Rights groups condemn continued crackdown on Iraqi protesters

'Same policy of excessive violence'
An Iraqi demonstrator pulls a burning tire during ongoing government protests in Basra, Iraq, January 20, 2020. REUTERS/Essam al-Sudani

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SULAIMANI — Following the deaths of four protesters and two police officers in Iraq on Monday (January 20), rights groups condemned the continued crackdown on demonstrators.

“Disheartening reports that security forces once again meet protesters with violence in Baghdad,” Amnesty International said in a tweet.

“It is the right of every Iraqi to be allowed to protest peacefully. It is the duty of Iraqi security forces to protect that right,” it added.

Amnesty also noted that there has been no meaningful accountability for members of the security forces accused of killing protesters. More than 500 have died since the unrest began on October 1 and more than 17,000 have been wounded.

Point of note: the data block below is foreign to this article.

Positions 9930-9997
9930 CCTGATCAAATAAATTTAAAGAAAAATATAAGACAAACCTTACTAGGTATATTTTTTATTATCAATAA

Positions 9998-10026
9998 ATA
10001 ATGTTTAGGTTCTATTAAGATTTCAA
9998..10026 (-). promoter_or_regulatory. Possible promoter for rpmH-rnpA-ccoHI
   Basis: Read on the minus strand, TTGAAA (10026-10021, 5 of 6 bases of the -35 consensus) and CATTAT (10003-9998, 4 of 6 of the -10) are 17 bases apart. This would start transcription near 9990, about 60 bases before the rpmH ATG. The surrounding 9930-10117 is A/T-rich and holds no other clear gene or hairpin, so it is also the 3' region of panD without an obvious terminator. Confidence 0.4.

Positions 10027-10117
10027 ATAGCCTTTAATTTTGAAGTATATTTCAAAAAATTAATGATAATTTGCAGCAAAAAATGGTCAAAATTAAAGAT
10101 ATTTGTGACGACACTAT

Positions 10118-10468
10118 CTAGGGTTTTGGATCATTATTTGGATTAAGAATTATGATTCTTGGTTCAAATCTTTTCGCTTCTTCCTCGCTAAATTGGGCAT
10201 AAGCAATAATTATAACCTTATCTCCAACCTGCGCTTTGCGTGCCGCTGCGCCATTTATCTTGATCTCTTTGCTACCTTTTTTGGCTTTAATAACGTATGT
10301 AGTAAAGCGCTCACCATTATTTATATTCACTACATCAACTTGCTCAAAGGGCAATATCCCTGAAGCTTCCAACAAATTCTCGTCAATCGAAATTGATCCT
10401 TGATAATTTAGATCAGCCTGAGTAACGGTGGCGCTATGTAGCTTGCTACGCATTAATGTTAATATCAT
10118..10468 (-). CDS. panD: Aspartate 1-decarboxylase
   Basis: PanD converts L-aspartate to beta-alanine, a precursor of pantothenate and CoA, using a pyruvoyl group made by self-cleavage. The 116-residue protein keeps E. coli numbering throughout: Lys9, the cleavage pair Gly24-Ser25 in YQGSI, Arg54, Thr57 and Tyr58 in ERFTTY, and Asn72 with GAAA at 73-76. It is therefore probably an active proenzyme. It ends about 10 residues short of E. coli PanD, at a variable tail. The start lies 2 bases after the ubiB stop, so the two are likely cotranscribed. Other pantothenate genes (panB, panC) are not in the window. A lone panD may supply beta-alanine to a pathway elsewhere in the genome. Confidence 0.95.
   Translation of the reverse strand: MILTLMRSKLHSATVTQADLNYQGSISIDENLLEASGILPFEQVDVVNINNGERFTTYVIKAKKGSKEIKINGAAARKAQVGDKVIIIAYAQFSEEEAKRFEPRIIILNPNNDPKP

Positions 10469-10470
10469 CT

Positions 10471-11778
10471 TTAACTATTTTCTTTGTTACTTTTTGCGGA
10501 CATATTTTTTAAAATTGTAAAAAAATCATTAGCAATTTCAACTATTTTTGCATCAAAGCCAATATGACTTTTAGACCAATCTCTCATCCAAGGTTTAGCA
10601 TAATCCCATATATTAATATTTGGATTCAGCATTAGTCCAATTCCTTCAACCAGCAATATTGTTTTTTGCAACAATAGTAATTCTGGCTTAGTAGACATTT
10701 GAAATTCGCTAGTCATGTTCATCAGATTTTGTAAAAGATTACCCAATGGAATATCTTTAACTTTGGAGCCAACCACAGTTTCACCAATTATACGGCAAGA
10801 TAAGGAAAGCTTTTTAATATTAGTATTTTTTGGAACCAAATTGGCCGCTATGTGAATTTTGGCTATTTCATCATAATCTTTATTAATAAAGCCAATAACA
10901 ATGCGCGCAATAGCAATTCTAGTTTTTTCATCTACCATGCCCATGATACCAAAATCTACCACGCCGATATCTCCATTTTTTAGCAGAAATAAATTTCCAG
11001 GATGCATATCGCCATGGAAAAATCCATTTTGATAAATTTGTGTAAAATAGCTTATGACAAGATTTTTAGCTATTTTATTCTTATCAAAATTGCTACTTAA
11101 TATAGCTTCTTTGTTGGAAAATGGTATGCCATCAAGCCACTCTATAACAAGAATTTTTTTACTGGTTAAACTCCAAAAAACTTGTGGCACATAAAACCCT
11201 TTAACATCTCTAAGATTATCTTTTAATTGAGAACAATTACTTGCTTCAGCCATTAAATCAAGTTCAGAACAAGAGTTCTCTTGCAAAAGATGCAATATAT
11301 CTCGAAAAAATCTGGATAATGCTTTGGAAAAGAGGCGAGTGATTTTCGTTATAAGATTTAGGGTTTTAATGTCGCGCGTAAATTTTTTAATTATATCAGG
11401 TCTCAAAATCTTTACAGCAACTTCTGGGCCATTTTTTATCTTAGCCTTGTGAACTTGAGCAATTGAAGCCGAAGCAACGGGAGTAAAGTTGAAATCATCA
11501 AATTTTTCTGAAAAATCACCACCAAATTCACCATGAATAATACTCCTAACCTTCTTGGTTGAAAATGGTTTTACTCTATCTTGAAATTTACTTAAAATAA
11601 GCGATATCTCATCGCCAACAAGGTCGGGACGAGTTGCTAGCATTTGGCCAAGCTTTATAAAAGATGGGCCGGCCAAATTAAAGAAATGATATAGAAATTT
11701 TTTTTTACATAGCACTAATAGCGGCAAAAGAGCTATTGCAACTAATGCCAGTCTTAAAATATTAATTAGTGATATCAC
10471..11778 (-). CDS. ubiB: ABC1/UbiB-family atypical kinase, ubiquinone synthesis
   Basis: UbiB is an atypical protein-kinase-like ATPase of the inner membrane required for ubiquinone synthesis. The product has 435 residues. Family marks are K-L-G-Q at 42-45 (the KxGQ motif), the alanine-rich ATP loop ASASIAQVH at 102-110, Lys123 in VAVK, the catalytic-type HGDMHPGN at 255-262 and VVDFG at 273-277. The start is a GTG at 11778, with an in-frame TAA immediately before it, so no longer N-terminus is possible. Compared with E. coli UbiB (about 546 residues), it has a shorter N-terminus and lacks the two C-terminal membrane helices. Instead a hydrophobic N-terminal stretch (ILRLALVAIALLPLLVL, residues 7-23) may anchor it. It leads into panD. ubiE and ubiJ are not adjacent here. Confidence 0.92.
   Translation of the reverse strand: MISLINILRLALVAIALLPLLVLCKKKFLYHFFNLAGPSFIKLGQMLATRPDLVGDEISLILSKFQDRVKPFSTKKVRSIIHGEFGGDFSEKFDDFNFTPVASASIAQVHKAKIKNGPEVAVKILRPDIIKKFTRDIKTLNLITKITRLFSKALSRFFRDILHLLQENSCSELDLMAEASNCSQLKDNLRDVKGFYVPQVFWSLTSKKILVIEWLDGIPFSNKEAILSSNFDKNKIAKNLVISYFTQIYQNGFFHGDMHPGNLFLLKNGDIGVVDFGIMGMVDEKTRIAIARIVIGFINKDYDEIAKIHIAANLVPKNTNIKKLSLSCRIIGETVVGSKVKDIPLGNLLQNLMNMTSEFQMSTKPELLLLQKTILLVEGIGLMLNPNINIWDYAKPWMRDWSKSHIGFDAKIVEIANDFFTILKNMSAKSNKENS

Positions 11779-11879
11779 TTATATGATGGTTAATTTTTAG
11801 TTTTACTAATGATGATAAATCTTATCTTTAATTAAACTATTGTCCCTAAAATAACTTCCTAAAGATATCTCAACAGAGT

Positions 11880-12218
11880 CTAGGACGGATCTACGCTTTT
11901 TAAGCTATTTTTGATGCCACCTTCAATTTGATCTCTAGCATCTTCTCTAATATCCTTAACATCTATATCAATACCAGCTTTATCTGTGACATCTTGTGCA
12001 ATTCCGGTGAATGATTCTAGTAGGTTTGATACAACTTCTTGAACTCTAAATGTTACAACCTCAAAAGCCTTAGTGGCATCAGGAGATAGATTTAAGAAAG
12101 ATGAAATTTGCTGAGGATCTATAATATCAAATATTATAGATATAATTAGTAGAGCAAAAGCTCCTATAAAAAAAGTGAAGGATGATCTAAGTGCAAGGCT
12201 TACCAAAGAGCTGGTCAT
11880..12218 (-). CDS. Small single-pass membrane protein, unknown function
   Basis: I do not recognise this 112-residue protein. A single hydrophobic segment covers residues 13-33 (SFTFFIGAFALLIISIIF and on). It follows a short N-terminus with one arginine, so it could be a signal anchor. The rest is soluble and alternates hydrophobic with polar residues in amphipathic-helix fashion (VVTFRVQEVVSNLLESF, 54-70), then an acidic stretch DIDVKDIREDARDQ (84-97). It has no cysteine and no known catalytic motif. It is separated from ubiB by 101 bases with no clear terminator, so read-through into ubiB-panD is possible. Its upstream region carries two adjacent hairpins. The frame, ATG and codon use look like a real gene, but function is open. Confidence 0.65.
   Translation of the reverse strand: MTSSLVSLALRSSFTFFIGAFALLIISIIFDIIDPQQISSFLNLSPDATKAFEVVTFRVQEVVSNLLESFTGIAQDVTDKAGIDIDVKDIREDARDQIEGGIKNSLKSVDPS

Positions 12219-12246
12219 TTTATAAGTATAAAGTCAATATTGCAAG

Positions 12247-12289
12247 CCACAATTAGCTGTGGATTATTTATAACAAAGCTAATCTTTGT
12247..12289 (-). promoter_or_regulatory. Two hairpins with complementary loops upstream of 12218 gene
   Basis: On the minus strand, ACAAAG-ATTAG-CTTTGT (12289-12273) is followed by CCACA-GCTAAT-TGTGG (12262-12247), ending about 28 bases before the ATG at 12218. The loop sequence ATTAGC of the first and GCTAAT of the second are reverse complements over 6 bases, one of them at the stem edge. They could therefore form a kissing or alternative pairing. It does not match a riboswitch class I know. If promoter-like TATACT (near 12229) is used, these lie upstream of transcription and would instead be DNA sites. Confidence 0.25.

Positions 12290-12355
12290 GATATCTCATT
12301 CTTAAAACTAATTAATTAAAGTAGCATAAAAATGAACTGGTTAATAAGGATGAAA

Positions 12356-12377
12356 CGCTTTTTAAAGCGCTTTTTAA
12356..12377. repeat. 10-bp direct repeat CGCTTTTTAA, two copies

Protests escalated on Monday following the expiration of the “Nassiriya deadline” for the political authorities to comply with protesters’ demands.

Ali al-Bayati, a member of the Iraqi High Commission for Human Rights, lamented in a tweet that the authorities had continued to use excessive force against demonstrators.

“The ultimatum of the protestors has been faced by the government instead of achieving their demands, with the same policy of excessive violence against the protestors,” Bayati said.

At least one protester was believed to be shot dead by the security forces in Baghdad on Monday, which another was fatally struck by a tear gas cannister.

In an interview with state broadcaster al-Iraqiya, Ministry of Interior Spokesperson Major-General Khaled al-Muhanna denied that the security forces had been using live ammunition and had shown “high discipline.”

“The security forces are ready and will not allow the cutting of roads or the disruption of the interests of citizens,” Muhanna added.

(NRT Digital Media)